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    Relating local demographic processes to spatial structure (e.g. habitat heterogeneity) is essential for understanding population and species persistence (Hanski & Gilpin, 1997; Fagan, 2002). Yet few studies have tested general hypotheses about the importance of spatial patterns in determining population dynamics within riverĀ­stream networks (Lowe, Likens & Power, 2006). Metapopulation studies of stream biota such as freshwater fishes often relate site occupancy to the hierarchical structure of riverĀ­stream networks (Dunham & Rieman, 1999; Taylor & Warren, 2001), but rarely consider how colonization varies according to connectivity, dispersal geometry and spatial scale (Pannell & Charlesworth, 1999; Fagan, 2002; Lowe et al., 2006). Similarly, studies focusing on movement of stream fishes often identify habitat and conditions that favour or constrain dispersal (Power, 1984; Skalski & Gilliam, 2000), but few effectively link movement patterns to the spatial distribution of source and sink habitats (Lowe et al., 2006).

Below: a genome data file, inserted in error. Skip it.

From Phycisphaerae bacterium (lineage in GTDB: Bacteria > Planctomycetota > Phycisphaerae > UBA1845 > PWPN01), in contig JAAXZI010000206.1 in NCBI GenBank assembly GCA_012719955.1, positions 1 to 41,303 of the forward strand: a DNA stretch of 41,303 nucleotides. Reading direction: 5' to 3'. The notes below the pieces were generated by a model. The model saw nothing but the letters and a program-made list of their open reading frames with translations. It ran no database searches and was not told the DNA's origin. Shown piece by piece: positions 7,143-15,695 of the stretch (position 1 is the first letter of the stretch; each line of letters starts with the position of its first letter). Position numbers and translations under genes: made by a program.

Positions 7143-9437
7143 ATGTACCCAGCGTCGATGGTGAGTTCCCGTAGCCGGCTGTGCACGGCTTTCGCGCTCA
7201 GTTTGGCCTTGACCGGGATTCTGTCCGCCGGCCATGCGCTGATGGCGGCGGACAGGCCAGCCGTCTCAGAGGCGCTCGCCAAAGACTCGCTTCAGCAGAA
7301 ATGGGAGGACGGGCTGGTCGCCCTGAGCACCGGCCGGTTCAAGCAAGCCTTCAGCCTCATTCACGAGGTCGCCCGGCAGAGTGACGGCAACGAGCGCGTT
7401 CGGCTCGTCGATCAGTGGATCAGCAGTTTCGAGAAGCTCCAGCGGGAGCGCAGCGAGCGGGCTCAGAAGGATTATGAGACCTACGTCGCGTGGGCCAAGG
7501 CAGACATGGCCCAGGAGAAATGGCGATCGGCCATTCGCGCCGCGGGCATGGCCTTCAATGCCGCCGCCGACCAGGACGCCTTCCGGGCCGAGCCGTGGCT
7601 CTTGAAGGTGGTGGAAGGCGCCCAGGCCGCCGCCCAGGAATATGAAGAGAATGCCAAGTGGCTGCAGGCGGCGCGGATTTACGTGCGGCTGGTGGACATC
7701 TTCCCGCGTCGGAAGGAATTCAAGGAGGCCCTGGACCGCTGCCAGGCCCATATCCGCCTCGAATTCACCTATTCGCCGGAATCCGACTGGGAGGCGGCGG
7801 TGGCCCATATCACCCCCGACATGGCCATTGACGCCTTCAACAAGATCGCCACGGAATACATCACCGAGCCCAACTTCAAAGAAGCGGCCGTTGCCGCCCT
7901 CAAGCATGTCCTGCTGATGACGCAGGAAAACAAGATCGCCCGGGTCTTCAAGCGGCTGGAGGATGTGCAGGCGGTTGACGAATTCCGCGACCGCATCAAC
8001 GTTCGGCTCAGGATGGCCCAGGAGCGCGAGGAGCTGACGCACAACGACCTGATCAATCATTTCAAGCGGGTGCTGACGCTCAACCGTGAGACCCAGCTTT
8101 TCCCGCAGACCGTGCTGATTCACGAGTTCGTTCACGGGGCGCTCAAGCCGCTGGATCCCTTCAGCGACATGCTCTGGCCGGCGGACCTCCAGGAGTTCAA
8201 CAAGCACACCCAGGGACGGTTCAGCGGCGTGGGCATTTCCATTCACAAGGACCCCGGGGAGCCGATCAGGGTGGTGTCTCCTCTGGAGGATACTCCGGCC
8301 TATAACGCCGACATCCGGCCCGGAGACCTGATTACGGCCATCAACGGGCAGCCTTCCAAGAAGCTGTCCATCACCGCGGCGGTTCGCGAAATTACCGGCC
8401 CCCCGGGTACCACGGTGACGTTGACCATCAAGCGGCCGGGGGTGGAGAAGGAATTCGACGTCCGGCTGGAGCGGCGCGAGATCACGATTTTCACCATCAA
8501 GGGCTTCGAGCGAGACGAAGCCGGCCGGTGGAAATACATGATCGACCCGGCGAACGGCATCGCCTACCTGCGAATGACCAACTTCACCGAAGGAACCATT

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    Waits, Eric R.; Bagley, Mark J.; Blum, Michael J.; McCormick, Frank H.; Lazorchak, James M. 2008. Source-sink dynamics sustain central stonerollers (Campostoma anomalum) in a heavily urbanized catchment. Freshwater Biology. 53: 2061-2075.


    aquatic biological assessment, conservation, effective population size, migration, population genetics

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